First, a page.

How to find the secretly connecting websites to your computer
There may be a chance that you have some malware, spyware, or adware that is using your Internet connection in the background secretly. Here we will learn how to find secretly connecting websites to your computer.
There is an easy method using the netstat command from a command prompt window. This works with Windows 10, 8, 7, Vista, and XP. If you’re still using XP, make sure you are running at least Service Pack 2.
Here, we will use the netstat command to generate a list of all secret websites that have made an Internet connection in a specified amount of time. To use the netstat command, you must run the command prompt window as an administrator.
If you are using Windows 8 or later, you can right-click on the Start Button and choose the Command Prompt (Admin) option.
If you are on Windows 7 or Vista, open the Start menu and enter “cmd” in the Search box. When the results display, right-click on cmd.exe and select Run as administrator from the popup menu.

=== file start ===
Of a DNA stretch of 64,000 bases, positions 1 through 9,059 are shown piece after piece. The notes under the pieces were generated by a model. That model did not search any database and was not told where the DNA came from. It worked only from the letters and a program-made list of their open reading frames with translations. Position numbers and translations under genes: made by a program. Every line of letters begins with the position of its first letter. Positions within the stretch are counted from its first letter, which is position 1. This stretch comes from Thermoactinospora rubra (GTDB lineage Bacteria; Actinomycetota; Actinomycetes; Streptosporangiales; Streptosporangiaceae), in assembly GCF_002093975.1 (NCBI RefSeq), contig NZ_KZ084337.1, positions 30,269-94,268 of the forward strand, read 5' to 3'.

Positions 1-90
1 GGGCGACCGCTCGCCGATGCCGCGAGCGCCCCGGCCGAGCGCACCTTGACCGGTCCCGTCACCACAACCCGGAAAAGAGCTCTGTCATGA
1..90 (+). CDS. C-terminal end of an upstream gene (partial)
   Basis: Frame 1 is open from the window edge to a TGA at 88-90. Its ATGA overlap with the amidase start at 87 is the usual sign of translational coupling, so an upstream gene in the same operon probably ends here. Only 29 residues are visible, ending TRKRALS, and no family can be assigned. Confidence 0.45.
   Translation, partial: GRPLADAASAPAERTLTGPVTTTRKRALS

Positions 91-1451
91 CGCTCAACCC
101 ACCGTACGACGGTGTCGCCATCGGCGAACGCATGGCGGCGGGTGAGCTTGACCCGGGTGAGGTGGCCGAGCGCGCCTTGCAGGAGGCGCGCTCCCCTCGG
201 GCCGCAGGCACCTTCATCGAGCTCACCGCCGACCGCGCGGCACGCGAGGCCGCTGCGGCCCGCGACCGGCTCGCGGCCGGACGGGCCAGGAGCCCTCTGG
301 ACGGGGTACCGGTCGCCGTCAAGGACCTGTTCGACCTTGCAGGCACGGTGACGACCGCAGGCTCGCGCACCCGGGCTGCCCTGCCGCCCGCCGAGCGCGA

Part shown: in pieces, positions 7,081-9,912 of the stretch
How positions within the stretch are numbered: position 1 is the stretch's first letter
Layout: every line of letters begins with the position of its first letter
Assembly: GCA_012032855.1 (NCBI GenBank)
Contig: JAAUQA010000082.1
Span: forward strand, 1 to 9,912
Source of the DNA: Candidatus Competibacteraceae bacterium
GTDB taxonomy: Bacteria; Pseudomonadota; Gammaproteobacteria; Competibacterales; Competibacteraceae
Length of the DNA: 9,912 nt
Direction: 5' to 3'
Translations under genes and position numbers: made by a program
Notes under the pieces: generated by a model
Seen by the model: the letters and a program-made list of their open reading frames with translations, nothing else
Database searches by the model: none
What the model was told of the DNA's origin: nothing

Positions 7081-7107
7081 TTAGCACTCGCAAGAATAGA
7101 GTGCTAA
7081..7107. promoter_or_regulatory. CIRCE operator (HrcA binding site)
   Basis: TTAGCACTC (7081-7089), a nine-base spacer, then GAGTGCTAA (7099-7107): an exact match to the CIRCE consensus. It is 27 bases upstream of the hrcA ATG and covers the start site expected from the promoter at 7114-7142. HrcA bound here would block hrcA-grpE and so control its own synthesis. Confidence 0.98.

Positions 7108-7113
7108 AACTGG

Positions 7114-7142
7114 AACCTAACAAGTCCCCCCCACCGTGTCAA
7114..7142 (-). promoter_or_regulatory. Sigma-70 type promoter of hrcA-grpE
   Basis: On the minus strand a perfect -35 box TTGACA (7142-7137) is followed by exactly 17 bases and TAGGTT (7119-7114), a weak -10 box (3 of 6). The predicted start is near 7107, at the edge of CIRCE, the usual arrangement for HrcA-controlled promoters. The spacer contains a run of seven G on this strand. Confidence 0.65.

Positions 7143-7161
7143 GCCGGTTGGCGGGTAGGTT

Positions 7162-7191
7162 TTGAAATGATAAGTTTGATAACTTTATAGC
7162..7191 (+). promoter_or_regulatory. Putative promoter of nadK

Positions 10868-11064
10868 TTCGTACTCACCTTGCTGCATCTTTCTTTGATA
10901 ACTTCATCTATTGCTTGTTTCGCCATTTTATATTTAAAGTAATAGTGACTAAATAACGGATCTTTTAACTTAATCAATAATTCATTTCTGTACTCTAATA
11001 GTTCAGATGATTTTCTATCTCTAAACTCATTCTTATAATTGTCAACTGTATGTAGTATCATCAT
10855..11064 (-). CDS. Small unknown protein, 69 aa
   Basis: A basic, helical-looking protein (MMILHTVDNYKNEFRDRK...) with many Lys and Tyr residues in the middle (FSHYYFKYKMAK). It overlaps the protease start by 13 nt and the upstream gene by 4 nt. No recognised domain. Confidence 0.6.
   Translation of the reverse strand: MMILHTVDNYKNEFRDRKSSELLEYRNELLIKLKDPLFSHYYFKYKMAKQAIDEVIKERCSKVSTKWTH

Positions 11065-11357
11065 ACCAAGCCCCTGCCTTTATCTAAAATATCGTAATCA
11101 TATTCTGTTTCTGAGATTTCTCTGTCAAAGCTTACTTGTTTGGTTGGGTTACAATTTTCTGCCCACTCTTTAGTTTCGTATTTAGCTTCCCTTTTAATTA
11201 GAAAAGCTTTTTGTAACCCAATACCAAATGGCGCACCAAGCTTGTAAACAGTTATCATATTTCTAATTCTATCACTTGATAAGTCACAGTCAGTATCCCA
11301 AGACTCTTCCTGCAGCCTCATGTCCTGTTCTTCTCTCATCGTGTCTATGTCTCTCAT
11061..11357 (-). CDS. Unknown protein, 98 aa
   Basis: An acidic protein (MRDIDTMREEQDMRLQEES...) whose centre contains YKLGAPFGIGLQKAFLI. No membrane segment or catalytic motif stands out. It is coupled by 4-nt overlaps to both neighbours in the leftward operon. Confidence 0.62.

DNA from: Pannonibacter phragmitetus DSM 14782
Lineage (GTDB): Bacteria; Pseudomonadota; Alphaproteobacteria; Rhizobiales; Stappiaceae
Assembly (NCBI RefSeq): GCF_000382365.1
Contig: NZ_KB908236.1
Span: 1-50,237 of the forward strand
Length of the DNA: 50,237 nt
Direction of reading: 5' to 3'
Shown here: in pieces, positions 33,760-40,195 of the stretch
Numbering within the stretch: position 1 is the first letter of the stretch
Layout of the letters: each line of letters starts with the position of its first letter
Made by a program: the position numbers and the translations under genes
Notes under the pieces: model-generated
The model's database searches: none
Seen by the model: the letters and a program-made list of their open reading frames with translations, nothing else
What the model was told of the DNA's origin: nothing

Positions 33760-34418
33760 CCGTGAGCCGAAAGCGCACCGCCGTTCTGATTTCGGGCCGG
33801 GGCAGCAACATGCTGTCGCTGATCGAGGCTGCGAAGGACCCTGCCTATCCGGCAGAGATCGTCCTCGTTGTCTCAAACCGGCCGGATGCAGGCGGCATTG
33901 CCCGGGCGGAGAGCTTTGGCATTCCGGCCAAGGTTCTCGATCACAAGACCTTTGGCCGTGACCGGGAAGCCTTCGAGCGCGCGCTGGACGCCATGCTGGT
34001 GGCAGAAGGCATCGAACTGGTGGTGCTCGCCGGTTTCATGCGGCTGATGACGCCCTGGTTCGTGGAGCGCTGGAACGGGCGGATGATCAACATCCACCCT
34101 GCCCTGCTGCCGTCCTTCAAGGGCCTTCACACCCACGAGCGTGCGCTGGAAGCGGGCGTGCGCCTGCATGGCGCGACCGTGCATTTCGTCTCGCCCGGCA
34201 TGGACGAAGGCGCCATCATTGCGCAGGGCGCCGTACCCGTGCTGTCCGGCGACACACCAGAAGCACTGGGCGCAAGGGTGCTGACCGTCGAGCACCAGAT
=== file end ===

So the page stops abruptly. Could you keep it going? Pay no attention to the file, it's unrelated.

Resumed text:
At the command prompt, type the following command and press Enter.
netstat -abf 5 > active_conncetion.txt
–a option shows all connections and listening ports, the
–b option shows you what application is making the connection, and the
–f option displays the full DNS name for each connection option for easier understanding of where the connections are being made. The 5 option will poll every 5 seconds for connections to make it more easy to track what is going on, and the results are then piped into the active_conncetion.txt file.
Wait few seconds and then press Ctrl + C to stop the recording.
Once you’ve finished recording, you can simply open the active_conncetion.txt file (In this case, open it from C:\Windows\System32) in your text editor to see the results, or you can type active_conncetion.txt at the command line to open it in Notepad.
The resulting file will list all processes on your computer (browsers, IM clients, email programs, etc.) that have made an internet connection in the recorded time, or however long you waited before pressing Ctrl + C. It also lists which processes connected to which websites.
If you see process names or website addresses with which you are not familiar, you can Google and see what it is. It may be a system function you don’t know about or a function of one of your running programs. However, if it seems like a bad site, you can use Google again to find out how to get rid of it.